- "Not only that, there are some applications that although they are 'server apps' they require a GUI even if just to install them. stupid example but IIRC I remember things like game servers install programs that would run only with the Graphical UI. I also remember proprietary packages that would have a server component that would need X to install. Yes stupid things, but you can't discount them. I am also thinking that installing openoffice in order to do server-side rendering (doc conversions and so on) is going to drag in at least X libraries." --simo
- "We see this also as a dependency requirement for various 3rd party software. For example, Oracle, some printserver software, ArcGIS, and several FlexLM intergrated apps all want at least some portion of a gui to run. Not all of them handle a forwarded display properly. Some link directly to firefox to display their documentation." --Evolution
Applications vs. Platform
- "Our transitioning process needs to be able to cover 500+ applications ( or in other words be as generic as possible ) or so, so it obviously cannot depend on the existence of web fronted otherwise we would be excluding 99% of those server applications." --johannbg
- "... but the Server shouldn't ship 500 "services" as an integrated part of the product (are there even that many services to provide?). Regarding the "competing products", I'd go as far as to say that the Server should give the users a "good LDAP server" without exposing which upstream project is internally providing the functionality - even possibly switching the upstream projects on an upgrade if one of them started to fall behind." --mitr
- "I'd like for us to be focusing on a *platform* and a set of standard, visible APIs and working with the Base Design and Environments/Stacks groups to have service packages treated similarly to "apps" in other operating systems. We ourselves don't necessarily need to do all of the porting to accommodate this (though we will probably want to select a group of high-value servers that we use as examples, such as Apache HTTPD and BIND)." --sgallagh
- "I generally agree - though I'd focus more on getting the "high-value servers" working well than on calling ourselves a "platform" - it's far too easy to make a platform that doesn't "work" without noticing when there are no major users of the platform." --mitr
- "Also, I'd like for us to try to manage this separation so that we can allow our consumers to pick and choose which server they actually want, rather than necessarily the freshest upstream bits. Those fresh copies *must* be available (and probably the default if not otherwise specified), but it would be REALLY nice to be able to hang onto MyServer 2.4 after 3.0 comes out if your other applications aren't ready for it." -sgallagh
- "For the "high-value" servers (which provide external functionality, not an application API), I strongly disagree. We should be managing the transitions (no functionality dropped, all configuration migrated) so that the user will never want to use the older version. For APIs / runtimes, yes, we have no choice but to provide the older versions when the upstreams make ABI-incompatible changes." --mitr
- "The latest generation, redhat-config-*, were, IIRC, written over a comparatively short period of time (ISTR they all happened within a year!), and covered basically all of the major server functions at the time - networking, httpd, bind, mail, ...) This has been done in the past, and this could be done again, if we really tried." --mitr
- "Yes; a good UI is a part of the deployment/reliability story. The "desktop application" for managing a server is really out of scope for the Workstation WG as proposed. The management interface and the underlying API would be much better implemented by the same group." --mitr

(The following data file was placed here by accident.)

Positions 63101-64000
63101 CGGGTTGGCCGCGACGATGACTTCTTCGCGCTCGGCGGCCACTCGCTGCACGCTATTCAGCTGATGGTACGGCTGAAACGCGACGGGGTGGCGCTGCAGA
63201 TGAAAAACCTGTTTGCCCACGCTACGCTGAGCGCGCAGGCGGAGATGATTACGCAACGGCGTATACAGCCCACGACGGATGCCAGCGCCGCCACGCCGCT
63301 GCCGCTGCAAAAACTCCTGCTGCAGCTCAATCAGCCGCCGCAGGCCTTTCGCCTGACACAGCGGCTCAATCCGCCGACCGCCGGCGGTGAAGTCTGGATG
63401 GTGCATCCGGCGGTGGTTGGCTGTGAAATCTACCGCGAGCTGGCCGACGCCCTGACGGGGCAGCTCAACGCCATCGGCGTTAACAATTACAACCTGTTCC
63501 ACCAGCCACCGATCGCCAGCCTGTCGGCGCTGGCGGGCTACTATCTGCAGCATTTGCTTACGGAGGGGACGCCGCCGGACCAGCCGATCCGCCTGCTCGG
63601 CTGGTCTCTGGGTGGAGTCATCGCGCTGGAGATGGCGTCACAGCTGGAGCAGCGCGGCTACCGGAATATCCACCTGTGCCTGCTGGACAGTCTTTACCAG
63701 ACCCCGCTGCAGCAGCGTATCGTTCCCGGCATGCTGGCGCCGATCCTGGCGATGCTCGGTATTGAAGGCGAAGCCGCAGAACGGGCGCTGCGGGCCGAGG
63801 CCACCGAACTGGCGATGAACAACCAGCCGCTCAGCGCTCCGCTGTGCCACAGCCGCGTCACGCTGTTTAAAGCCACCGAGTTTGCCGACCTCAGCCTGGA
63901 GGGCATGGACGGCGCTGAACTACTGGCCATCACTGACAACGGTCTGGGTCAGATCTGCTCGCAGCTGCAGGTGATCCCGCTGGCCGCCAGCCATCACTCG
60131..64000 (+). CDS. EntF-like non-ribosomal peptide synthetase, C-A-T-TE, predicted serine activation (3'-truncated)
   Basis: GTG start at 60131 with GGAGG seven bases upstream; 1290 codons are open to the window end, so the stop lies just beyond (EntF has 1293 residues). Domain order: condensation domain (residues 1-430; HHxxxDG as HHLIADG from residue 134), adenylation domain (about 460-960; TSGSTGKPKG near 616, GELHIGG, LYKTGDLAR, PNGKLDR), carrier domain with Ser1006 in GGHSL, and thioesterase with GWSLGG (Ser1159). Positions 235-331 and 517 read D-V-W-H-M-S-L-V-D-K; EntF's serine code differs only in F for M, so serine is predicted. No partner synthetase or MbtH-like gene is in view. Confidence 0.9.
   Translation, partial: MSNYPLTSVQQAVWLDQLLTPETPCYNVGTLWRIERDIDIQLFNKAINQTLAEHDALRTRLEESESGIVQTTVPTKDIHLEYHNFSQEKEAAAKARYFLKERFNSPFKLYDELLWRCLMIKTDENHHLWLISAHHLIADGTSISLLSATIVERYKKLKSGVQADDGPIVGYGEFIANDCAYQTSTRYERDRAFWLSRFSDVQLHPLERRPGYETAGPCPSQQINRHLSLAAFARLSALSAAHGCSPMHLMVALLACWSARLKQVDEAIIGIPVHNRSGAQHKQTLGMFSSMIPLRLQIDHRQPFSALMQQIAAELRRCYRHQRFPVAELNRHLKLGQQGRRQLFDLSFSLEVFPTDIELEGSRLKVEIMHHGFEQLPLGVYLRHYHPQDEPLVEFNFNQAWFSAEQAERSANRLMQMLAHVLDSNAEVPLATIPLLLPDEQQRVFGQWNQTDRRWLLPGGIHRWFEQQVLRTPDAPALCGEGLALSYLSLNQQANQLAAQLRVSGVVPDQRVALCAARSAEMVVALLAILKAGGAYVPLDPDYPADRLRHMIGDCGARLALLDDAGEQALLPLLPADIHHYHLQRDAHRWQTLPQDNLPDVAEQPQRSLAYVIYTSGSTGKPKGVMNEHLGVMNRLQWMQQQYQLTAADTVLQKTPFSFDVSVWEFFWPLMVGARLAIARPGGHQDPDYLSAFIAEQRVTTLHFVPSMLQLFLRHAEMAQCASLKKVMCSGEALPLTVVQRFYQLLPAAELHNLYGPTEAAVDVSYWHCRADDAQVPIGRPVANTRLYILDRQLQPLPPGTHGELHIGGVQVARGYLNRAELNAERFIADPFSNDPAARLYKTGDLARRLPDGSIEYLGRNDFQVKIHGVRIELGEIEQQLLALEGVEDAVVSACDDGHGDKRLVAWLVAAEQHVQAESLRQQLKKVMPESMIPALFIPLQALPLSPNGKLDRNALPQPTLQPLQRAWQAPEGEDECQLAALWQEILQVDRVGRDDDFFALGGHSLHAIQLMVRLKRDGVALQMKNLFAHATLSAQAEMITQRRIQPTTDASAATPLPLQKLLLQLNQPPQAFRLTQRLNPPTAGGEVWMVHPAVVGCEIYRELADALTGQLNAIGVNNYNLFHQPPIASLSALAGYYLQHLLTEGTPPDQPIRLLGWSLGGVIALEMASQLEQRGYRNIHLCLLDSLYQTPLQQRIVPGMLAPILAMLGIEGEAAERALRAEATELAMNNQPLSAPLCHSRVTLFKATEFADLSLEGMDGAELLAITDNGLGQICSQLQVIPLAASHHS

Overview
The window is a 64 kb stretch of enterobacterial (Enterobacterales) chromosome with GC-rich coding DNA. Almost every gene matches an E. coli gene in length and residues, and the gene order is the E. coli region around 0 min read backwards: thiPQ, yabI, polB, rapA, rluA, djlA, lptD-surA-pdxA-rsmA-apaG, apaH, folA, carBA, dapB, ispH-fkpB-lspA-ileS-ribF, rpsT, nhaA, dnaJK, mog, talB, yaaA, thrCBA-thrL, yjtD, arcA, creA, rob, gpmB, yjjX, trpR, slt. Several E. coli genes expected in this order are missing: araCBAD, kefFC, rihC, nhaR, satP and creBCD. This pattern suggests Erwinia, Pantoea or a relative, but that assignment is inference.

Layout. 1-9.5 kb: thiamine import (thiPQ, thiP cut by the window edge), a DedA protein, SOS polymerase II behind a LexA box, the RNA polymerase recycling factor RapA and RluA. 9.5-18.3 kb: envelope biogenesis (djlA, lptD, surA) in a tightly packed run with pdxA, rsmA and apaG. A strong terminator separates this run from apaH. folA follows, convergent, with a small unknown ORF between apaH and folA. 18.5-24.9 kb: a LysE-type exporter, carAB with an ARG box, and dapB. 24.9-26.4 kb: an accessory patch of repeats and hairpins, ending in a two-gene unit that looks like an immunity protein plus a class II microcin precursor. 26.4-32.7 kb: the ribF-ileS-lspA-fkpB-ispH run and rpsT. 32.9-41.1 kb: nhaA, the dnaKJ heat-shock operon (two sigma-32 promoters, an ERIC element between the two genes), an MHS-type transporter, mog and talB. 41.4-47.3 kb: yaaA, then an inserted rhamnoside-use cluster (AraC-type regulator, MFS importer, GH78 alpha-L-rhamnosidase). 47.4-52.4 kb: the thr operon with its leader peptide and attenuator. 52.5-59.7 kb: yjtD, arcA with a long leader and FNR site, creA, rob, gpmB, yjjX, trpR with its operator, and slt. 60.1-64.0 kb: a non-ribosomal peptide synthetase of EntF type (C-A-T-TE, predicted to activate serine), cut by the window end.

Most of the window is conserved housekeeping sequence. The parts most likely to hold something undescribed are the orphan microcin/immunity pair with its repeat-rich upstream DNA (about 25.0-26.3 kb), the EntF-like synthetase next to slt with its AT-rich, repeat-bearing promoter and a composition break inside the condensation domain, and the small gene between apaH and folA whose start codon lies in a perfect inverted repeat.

- "I wasn't either and I equally don't know, but I can tell you why they weren't useful to me at the time:
- no handling of multiple machines (or even remote connections to a single machine)
- little cohesive ux design (this did get iteratively better)
- some of them didn't work very well (*cough* samba)
- generally, you had to commit to using them and never touching the config files by hand
- I was operating in an environment with Red Hat Linux, Debian, Other-Linux-Flavor-Of-The-Day, BSDI, NetBSD, netbh Solaris, SunOS, IRIX, Tru64, and, um, VMS. All the various single-vendor GUIs just brought more pain.
- I would certainly add "no API" to the list of complaints _now_, but I'm not ashamed to admit that that wasn't on list of sysadmin concerns a decade ago." --mattdm
- "They were abandoned, more or less:
- because the hard core admins didn't use them anyway; they would either edit the configs by hand (old days) or just push out their configs with puppet/chef/ansible/cfengine/salt (these days)
- becuase the less hard core admins had enough other issues that this wasn't going to win them over
- because we were unable to create a larger upstream community that allowed us to drive development forward
- because chasing all the options that could be configured for something like this is actually somewhat significant work
- because there wasn't any encapsulation for common automation - it was just separate 'click here; do this' sort of tools" --notting
- "I think we should, over time, move towards a "G"UI (whether local or web is an implementation detail in this) for one-time use, and an actual API used by an actual, current-era, programming language, for automated use. The CLI will obviously stay, both because many users are comfortable with it, and because we can't replace it during this decade." --mitr
- "I agree with this completely, and it's one of the principal drivers of the OpenLMI project (full disclosure: I'm heavily involved in this effort). " --sgallagh
CIM / OpenLMI
Fedora Compatibility With Popular Config Mgmt Tools
- "Perhaps making leading [config management] tools work well with Fedora (at this point mostly systemd & journald) would be better goal. I for one know that systemd and puppet aren't the best of friends." --jdorff
Minimize BS Maintenance
- "I think these two are really important. I'd like the Server to be as close to zero "bullshit maintenance" as possible, automating everything that is automatable. E.g.:
- The administrator doesn't have to deal with N different configuration file formats, and N different semantics of how /usr/*, /etc/*, /usr/*.d interact.
- The administrator isn't required to type directives into a file and to deal with the fallout of a typo in the directive name.
- Upgrades within a release always work without human intervention. (=> after we get some experience, they could even be automatic.)
- Upgrades between releases always work without human intervention unless the feature is completely removed (and in that case the user will be told before the upgrade starts). E.g. configuration and file formats are transparently and automatically updated.
- The administrator is never required to set up the same option in two places. (E.g. joining an IPA domain should automatically configure all services to use IPA. Perhaps even have "the services" (see below) preinstalled and allow the user to enable them, instead of install+enable as currently.)
- No alerts by a system that works correctly." --mitr